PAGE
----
We’d like to take the opportunity to introduce you to the Client Favourite prize winners of our "Romantic Cabin For Two" competition – Andrea Smaniotto and Barbara Sandri from Italy!

Barbara Sandri and Andrea Smaniotto from Italy

Andrea Smaniotto and Barbara Sandri graduated in architecture in 1999 from the University Institute of Architecture in Venice. Andrea completed his professional training in Portugal where he collaborated with architect Alvaro Siza, while Barbara collaborated with architects Antonio Portugal, Manuel M. Reis, Paula Santos and Adalberto Dias. In 2001, they founded their architectural firm SBSA. The studio is located in Rosà, a small town near Vicenza.

Brief information about the projects that you/your company have been involved with. For instance, what scale have you focused on/preferred, any significant projects where the company/ individuals have been involved?

Our approach in dealing with design investigates the peculiarities and the challenges inherent in every assignment, regardless of size or budget. Only after a thorough research of the essential and deep characters of a place do we understand the peculiarity of every single physical reality, in order to develop a concrete project and strategy that can provide accurate and effective answers.

Two projects are particularly significant for us: RENOVATION OF A BARN (Canale d’Agordo, Italy) and 2 HOUSES IN 1 (Montreux, Switzertland).

The project RENOVATION OF A BARN deals with the theme of the recovery of ancient rural artefacts characteristic of the alpine territory of the dolomites. This project has allowed us to investigate and recover antique construction techniques. The building 2 HOUSES IN 1 is a house with 2 apartments that fits into a small plot in a highly inclined slope overlooking the Geneva Lake. This project served as research about typological issues and contemporary housing.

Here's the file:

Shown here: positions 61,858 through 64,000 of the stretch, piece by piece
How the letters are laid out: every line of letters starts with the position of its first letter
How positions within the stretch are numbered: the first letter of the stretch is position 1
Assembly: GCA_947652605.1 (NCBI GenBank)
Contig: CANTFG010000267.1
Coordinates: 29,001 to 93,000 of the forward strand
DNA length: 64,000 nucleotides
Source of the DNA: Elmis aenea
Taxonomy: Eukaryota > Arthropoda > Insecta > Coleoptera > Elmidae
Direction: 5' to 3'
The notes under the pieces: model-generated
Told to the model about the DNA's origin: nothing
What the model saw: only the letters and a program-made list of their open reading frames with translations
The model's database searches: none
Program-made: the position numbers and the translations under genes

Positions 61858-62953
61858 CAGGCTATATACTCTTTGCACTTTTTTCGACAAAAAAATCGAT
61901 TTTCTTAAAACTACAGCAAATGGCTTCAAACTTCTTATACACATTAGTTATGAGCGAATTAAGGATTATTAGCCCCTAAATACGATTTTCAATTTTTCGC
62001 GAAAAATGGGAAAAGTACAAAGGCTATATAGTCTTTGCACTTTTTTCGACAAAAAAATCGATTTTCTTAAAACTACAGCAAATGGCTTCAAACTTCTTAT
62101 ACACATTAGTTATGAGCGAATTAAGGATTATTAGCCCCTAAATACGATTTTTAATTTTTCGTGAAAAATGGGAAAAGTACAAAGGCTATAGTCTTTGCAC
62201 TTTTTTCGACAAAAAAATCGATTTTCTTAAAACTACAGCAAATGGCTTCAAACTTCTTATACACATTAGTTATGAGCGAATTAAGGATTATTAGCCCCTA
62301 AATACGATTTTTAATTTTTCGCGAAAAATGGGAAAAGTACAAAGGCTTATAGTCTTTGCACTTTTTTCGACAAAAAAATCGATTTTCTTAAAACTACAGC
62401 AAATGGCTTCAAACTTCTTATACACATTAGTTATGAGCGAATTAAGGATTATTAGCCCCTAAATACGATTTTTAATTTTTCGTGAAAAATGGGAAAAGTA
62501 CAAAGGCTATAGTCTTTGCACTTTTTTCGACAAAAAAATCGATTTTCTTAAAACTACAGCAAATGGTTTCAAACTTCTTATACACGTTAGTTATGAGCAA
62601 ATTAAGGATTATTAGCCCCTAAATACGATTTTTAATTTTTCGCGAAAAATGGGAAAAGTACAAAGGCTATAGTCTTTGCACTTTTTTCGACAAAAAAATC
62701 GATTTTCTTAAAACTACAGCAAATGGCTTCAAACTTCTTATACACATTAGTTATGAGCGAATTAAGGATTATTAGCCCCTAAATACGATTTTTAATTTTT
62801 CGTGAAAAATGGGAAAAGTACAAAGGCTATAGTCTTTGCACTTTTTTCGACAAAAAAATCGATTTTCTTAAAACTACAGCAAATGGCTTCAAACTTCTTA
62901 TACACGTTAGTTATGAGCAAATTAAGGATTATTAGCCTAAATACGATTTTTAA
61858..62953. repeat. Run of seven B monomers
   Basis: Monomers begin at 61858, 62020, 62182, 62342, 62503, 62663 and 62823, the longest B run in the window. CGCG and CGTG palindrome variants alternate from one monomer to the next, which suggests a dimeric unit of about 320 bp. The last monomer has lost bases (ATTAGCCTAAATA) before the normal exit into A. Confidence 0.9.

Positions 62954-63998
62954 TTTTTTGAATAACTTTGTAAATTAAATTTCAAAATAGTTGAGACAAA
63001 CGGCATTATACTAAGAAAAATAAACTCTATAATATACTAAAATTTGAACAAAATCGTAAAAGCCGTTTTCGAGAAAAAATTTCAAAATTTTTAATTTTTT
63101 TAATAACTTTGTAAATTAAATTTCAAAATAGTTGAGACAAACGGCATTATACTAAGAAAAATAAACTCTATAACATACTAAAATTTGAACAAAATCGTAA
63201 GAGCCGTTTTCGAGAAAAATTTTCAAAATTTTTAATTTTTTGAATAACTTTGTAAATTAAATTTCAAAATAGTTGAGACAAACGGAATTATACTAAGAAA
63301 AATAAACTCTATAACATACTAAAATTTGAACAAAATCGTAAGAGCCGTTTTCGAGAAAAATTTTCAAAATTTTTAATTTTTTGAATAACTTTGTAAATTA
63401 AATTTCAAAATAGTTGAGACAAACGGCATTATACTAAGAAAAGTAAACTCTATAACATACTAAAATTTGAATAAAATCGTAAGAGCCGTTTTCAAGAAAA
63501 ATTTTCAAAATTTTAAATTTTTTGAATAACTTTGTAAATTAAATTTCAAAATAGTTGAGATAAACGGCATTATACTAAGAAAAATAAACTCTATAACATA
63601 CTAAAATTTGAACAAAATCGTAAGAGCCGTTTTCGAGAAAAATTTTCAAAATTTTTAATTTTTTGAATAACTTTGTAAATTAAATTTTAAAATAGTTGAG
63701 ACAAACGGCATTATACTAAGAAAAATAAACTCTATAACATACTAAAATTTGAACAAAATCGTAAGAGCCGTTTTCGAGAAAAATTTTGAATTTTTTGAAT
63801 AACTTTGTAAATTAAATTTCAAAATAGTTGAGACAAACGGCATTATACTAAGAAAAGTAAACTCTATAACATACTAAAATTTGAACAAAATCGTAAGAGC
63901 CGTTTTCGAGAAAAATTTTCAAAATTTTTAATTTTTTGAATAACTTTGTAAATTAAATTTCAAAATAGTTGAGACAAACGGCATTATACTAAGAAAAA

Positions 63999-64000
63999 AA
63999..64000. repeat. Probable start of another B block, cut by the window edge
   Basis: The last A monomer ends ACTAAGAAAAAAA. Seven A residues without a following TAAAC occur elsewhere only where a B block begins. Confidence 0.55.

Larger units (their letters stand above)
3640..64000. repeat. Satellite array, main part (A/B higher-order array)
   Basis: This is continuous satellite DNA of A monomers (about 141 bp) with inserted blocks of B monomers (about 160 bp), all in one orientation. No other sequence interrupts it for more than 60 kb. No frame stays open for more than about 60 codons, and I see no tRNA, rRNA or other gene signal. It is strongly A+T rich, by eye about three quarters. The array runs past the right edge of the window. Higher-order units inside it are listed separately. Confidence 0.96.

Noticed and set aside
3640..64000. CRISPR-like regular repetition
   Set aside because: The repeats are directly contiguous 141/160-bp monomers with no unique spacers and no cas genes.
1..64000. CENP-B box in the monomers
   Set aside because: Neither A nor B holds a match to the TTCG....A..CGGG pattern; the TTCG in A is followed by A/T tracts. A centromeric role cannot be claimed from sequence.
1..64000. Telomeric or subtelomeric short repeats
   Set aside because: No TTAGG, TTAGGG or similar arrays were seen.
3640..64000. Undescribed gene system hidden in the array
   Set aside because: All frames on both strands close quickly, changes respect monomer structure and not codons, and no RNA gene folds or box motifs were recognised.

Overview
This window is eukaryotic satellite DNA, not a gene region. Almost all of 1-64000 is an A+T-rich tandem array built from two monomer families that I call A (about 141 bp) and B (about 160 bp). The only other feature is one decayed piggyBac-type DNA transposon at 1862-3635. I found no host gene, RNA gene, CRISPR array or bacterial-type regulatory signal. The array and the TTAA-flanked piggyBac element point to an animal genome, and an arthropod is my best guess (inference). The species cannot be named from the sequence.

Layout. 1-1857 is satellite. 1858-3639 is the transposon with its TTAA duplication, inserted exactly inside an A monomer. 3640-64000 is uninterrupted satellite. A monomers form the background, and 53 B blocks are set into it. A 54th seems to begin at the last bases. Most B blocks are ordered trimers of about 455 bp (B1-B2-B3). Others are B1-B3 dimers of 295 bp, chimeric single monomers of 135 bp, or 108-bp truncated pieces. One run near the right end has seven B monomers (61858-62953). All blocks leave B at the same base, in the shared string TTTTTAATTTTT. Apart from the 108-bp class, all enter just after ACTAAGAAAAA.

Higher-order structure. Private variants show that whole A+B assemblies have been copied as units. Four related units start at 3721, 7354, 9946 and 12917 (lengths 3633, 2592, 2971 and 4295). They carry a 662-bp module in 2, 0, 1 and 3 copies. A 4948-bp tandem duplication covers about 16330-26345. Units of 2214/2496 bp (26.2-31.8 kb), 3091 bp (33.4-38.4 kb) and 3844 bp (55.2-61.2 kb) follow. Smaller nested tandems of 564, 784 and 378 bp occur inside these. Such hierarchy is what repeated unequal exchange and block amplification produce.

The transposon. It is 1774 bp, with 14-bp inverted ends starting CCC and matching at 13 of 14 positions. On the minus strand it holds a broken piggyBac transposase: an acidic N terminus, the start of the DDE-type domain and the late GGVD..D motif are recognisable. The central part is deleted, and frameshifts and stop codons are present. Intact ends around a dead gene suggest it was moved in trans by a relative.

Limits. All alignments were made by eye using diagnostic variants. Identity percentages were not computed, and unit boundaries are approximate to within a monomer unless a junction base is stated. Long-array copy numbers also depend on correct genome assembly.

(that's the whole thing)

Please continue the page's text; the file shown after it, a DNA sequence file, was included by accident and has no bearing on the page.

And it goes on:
What does architecture mean to you and what is the role of an architect in your society?

Architecture for us is, above all, a passion. We pursue the essentiality of forms and compositional accuracy, where every gesture is reduced to a minimum. We try to solve the problems in the simplest way possible to give real character to our architecture. This is what fascinates us more and more.

Why do you participate in architecture competitions?

Architecture competitions are a beautiful training exercise for professional practice. This allows us to deal with different topics, programs, and contexts. The pragmatic answer in an architecture competition can become more peremptory and archetypal.

What advice would you give to individuals who struggle to decide whether it would be beneficial for them to participate in architecture competitions?

Architecture competitions are useful to participate in because they allow you to measure your work against the work of other colleagues. It's useful because it is an opportunity to develop new ideas and extend the horizon of design investigation.


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